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English translation of
Holy Akaranga Sutra
English translation by Hermann Jacobi
taken from http://www.sacred-texts.com/jai/akaranga.htm

Modes of speech

First lesson.

666
A monk or a nun, hearing and perceiving these uses of speech, should know that the following ones are not to be employed and have not hitherto been employed (by persons of exemplary conduct); those who speak in wrath or in pride, for deception or for gain, who speak, knowingly or unknowingly, hard words. They should avoid all this, which is blamable. Employing their judgment, they should know something for certain and something for uncertain

667
Having received food or not having received food, having eaten it or not having eaten it, has come or has not come, comes or does not come, will come or will not come.

668
Well considering (what one is to say), speaking with precision, one should employ language in moderation and restraint: the singular, dual, plural; feminine, masculine, neuter gender; praise, blame,praise mixed with blame, blame mixed with praise past, present, or future (tenses), the first and second, or third (person). If one thinks it necessary to speak in the singular, he should speak in the singular; if he thinks it necessary to speak in the plural, he should speak in the plural. Considering well: this is a woman, this is a man, this is a eunuch, this is to be called thus, this is to be called otherwise, speaking with precision, he should employ language in moderation and restraint.

669
For the avoidance of these occasions to sin, a mendicant should know that there are four kinds of speech: the first is truth; the second is untruth; the third is truth mixed with untruth; what is neither truth, nor untruth, nor truth mixed with untruth, that is the fourth kind of speech: neither truth not untruth. Thus I say.

670
All past, present, and future Arhats have taught and declared, teach and declare, will teach and declare these four kinds of speech; and they have explained all those things which are devoid of intellect, which possess colour, smell, taste, touch, which are subject to decay and increase, which possess various qualities.

671
A monk (or a nun should know that) before (the utterance) speech is speech in (antecedent) nonexistence; that while uttered, it is (real) speech; that the moment after it has been uttered, the spoken speech is speech in (subsequent) non-existence.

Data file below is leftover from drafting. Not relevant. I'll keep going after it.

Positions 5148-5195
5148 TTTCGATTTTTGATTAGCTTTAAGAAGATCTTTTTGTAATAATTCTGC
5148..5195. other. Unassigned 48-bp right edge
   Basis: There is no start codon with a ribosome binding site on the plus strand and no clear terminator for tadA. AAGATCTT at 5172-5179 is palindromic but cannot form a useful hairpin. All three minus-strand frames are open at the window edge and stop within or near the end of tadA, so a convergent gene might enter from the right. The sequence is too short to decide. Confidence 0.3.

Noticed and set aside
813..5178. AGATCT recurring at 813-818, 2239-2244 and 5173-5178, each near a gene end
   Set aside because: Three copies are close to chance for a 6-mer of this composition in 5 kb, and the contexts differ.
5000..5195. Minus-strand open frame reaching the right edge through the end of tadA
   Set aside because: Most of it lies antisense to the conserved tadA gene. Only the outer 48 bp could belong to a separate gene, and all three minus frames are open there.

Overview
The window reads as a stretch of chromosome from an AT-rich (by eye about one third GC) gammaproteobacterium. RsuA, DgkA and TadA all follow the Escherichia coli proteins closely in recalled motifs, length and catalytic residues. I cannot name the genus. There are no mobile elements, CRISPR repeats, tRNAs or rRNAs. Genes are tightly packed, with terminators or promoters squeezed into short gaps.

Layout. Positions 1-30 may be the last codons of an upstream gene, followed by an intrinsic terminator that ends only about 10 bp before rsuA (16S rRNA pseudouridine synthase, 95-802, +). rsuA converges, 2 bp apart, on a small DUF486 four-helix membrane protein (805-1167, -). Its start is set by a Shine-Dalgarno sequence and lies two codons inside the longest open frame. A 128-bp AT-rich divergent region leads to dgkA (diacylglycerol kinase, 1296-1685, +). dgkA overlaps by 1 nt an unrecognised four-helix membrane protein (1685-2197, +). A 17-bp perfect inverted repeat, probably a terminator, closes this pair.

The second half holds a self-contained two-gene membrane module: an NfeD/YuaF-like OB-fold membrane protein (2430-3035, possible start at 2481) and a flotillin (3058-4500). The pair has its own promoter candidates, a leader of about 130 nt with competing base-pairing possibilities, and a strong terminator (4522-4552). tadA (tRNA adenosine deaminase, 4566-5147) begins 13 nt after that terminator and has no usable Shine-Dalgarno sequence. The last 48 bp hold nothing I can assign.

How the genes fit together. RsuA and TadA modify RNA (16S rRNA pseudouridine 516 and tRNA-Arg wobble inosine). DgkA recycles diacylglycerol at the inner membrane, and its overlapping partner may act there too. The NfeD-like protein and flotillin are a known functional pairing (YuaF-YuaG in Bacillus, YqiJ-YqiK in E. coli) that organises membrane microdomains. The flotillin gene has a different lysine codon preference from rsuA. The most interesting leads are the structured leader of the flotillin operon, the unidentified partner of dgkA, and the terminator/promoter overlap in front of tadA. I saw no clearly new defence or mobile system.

672
A monk or a nun, well considering, should not use speech whether truth or untruth, or truth mixed with untruth, if it be sinful, blamable, rough, stinging, coarse, hard, leading to sins, to discord and factions, to grief and outrage, to destruction of living beings.

673
A monk or a nun, considering well, should use true and accurate speech, or speech which is neither truth nor untruth (i.e. injunctions); for such speech is not sinful, blamable, rough, stinging.

674
A monk or a nun, if addressing a man who, if addressed, does not answer, should not say: 'You loon! you lout! you Sudra! you low-born wretch! you slave! you dog! you thief! you robber! you cheat! you liar! ; you are such and such! your parents are such and such!' Considering well, they should not use such sinful, blamable, speech.

675
But in that case they should say: 'O long-lived one! O long-lived ones! O layman! O pupil! O faithful one! O lover of faith!' Considering well, they should use such sinless, blameless, speech.

676
A monk or a nun, if addressing a woman who, if addressed, does not answer, should not say: 'You hussy! you wench! ' (repeat the above list of abusive words adapted to females). Considering well, they should not use such sinful, blamable, speech.

677
A monk or a nun, if addressing a woman who, When addressed, does not answer, should say: 'O long-lived one! O sister! madam! my lady! O lay-sister! O pupil! O faithful one! O lover of faith!' Considering well, they should use such sinless, blameless, speech.

678
A monk or a nun should not say: 'The god of the sky! the god of the thunderstorm! the god of lightning! the god who begins to rain! the god who ceases to rain! may rain fall or may it not fall! may the crops grow or may they not grow! may the night wane or may it not wane! may the sun rise or may it not rise! may the king conquer or may he not conquer!' They should not use such speech.

679
But knowing the nature of things, he should say: 'The air; the follower of Guhya; a cloud has gathered or come down; the cloud has rained.'

680
This is the whole duty.

681
Thus I say.

Second lesson.

682
A monk or a nun, seeing any sort (of diseases), should not talk of them in this way: 'He has got boils, or leprosy. His hand is cut, or his foot, nose, or his lip is cut.' For as all such people, spoken to in such language, become angry, hence, considering well, they should not speak to them in such language.

683